Food waste is a major global problem that is connected to many other issues our society faces: climate change, hunger and poverty, and the sustainability of our oceans and farmland. The impact of food waste has both environmental and societal implications. Food waste is also land waste, energy waste, water waste, and labor waste. When food gets thrown away, it means the resources poured into growing, producing, processing, storing, transporting, preparing, storing, and discarding the food get wasted as well. Wasted food is also food that could be feeding someone who is hungry. Tackling the issue of food waste is one of food justice, environmental justice, and social justice.
There are many sources of wasted food, such as unsold food from retail stores, plate waste (prepared food left on a plate) at restaurants, or by-products from food processing facilities. The unfortunate reality of food waste is that it occurs at every level of the industrial food system, from farms to supermarkets to individual households.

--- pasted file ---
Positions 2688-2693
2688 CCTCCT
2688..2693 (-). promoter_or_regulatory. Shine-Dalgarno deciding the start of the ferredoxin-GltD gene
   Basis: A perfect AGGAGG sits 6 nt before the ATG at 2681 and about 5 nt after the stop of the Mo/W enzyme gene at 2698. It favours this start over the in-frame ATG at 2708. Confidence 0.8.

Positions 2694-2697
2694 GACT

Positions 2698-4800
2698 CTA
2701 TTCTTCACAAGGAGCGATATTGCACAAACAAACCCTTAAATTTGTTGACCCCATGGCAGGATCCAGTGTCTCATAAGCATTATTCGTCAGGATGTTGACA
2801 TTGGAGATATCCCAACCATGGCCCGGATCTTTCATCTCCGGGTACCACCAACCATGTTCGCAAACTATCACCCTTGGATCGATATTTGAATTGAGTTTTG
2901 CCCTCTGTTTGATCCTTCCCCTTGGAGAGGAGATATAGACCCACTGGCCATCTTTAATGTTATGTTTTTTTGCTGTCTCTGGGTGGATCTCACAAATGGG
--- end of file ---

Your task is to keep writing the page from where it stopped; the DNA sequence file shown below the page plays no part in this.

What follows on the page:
During the COVID-19 pandemic, food waste and food insecurity rates both skyrocketed. Many households hoarded food after panic buying at the grocery store, which resulted in lots of milk spoiling and produce wilting. The U.S. food system also experienced disruptions, especially when the nationwide shutdown first occurred. When restaurants, schools, and corporate cafeterias closed, farmers were left with an excess of perishable produce with no sales outlets. Even in a typical year, farms usually leave close to half their crops unharvested. Deliberate overproduction is a root cause of food waste on a large scale, since many supermarkets and grocery stores purchase more food than they sell and toss out perfectly good food as a result.
The issues of food waste and hunger seem like a paradox. How can over 30-40% of food be wasted, yet 1 in 6 people struggle with hunger? Yet the problems are intricately linked. Safe, excess food that is currently thrown away could help people experiencing hunger and reduce food insecurity. So what can we do about it?